Thursday, May 24, 2007

The Daily Digest

The caveats regarding the blowback theory of U.S. foreign policy, recently popularized by Ron Paul, cannot be overemphasized. Radley adds some I missed: (1) This isn't some fringe idea common only to crazy September 11 conspiracy theorists; (2) It doesn't suggest that we deserve or deserved to be attacked; and (3) It doesn't suggest we shouldn't retaliate or have retaliated against those who attack us.

Another online boat I missed: a wiki for summarizing the meaning, arguments for and against, and the status of federal bills. The Politico reports: "So far, WashingtonWatch has thousands of entries on each piece of legislation moving through Congress. They're written, edited and frequently rewritten, as is the wont with wiki-ers."

Speaking of ingenious ideas, NZ Bear, who previously brought us the magnificent Porkbusters project, is again proving why CPAC named him the 2007 blogger of the year. Soon after the electronic version of the immigration-reform bill was passed, the text made its way to NRO. But the file was a big and clunky PDF, so NZ "parsed it into a format that allows for easy browsing online." Features include an interactive table of contents, a highlights section, and the ability for anyone to comment on, and for anybody to link directly to, any section of the bill. As if that weren't enough, further proving that he cares more about getting things done than about who gets credit, NZ then teamed up with Heritage to make the text searchable.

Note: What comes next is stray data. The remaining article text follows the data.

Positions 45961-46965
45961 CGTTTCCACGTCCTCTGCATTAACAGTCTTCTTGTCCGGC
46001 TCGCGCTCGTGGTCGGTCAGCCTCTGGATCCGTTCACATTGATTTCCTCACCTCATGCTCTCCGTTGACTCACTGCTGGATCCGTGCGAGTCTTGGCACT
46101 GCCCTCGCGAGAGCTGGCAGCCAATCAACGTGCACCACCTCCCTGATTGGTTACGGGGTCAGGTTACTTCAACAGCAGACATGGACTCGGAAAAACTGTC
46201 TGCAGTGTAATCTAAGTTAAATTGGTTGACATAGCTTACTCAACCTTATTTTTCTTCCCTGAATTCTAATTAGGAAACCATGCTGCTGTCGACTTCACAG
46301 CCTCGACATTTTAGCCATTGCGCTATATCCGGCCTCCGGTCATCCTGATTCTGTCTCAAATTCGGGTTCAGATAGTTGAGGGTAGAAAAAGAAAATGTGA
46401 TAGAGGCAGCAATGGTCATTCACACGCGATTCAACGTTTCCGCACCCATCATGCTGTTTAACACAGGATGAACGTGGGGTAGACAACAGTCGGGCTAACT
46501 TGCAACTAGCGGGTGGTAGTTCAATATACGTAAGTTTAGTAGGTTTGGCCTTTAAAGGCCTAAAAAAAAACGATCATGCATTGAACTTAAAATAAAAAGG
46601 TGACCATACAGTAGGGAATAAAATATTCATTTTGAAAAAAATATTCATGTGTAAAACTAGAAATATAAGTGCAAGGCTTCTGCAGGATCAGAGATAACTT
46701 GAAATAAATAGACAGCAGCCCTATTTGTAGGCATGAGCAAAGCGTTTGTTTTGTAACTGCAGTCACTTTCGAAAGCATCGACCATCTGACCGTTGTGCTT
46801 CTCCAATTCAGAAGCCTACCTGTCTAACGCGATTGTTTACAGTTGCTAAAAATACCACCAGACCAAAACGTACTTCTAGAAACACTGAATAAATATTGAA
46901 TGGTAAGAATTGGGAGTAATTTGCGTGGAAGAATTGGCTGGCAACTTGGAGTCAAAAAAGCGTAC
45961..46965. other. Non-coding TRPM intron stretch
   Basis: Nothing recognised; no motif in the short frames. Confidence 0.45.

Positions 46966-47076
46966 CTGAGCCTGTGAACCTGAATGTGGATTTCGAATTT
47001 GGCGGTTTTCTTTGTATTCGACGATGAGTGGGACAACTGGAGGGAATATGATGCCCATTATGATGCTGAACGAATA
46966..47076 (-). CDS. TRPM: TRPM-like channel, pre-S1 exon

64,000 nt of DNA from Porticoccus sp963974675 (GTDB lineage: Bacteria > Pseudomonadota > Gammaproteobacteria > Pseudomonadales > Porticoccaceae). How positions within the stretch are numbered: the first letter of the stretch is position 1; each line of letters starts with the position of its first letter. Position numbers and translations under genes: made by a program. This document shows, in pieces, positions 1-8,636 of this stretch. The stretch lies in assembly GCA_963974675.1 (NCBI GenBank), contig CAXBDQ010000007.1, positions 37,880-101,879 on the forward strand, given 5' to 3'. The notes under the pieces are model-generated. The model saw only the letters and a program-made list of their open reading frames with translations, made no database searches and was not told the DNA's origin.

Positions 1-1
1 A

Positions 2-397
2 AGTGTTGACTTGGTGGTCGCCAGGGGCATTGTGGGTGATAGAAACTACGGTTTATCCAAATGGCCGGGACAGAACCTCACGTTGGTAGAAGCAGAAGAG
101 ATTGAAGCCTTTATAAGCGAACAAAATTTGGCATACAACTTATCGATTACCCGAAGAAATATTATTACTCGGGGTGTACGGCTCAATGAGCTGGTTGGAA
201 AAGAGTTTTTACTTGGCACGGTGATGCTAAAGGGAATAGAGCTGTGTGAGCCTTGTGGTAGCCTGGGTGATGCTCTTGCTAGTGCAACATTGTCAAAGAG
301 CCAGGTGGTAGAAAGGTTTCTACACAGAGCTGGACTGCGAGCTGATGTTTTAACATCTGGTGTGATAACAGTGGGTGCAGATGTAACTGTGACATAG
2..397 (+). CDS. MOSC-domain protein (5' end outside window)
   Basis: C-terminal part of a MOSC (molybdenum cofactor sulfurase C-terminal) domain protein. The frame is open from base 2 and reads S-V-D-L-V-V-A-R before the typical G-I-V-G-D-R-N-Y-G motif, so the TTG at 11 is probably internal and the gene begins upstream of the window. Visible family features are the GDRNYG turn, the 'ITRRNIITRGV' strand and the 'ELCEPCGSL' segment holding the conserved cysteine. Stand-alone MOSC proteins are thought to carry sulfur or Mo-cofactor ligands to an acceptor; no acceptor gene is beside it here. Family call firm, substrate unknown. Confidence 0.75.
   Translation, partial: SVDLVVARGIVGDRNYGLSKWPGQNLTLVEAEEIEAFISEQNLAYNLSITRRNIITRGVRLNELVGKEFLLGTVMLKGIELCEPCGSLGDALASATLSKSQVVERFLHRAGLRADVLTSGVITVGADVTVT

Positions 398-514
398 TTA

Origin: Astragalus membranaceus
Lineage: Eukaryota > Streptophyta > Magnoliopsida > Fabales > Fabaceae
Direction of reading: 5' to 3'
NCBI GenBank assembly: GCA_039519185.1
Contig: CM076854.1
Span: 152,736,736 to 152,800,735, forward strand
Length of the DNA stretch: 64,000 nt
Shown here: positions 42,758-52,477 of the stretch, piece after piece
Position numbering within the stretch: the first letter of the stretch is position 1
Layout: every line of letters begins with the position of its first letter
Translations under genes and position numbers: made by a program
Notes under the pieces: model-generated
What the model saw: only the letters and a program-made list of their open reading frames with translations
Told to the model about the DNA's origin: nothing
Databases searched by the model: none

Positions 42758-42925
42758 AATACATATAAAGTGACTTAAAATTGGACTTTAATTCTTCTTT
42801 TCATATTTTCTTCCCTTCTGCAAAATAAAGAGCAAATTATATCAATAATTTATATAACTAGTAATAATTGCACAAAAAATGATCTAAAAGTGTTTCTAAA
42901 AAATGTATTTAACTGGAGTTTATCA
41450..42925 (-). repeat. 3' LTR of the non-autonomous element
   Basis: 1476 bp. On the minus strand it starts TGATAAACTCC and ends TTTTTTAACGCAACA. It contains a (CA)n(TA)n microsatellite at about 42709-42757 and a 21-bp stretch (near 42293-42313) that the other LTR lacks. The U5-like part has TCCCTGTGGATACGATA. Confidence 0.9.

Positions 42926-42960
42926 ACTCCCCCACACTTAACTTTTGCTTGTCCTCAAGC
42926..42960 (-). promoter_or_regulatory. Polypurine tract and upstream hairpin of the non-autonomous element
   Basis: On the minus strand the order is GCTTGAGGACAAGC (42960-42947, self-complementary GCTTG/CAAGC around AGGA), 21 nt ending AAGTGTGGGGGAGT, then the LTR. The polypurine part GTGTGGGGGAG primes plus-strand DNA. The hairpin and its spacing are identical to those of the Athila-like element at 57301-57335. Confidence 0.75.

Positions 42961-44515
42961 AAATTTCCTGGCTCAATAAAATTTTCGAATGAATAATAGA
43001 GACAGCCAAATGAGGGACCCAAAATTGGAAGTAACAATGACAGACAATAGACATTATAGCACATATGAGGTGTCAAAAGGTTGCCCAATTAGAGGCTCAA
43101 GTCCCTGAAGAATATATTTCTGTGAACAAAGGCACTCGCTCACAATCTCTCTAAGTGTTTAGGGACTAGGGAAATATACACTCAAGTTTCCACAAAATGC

Semantic insidiousness watch, courtesy of John Stossel: apparently, if you oppose school choice, you're "pro-education." Fred Hiatt, the editorial page editor of the Post, documents why the exact opposite is true: "If it were up to the children and their parents, there'd be no question that the District's five-year experiment with school vouchers would be renewed for an additional five years or more. That's the most emphatic finding of an independent evaluation of the D.C. Opportunity Scholarship Program published last week."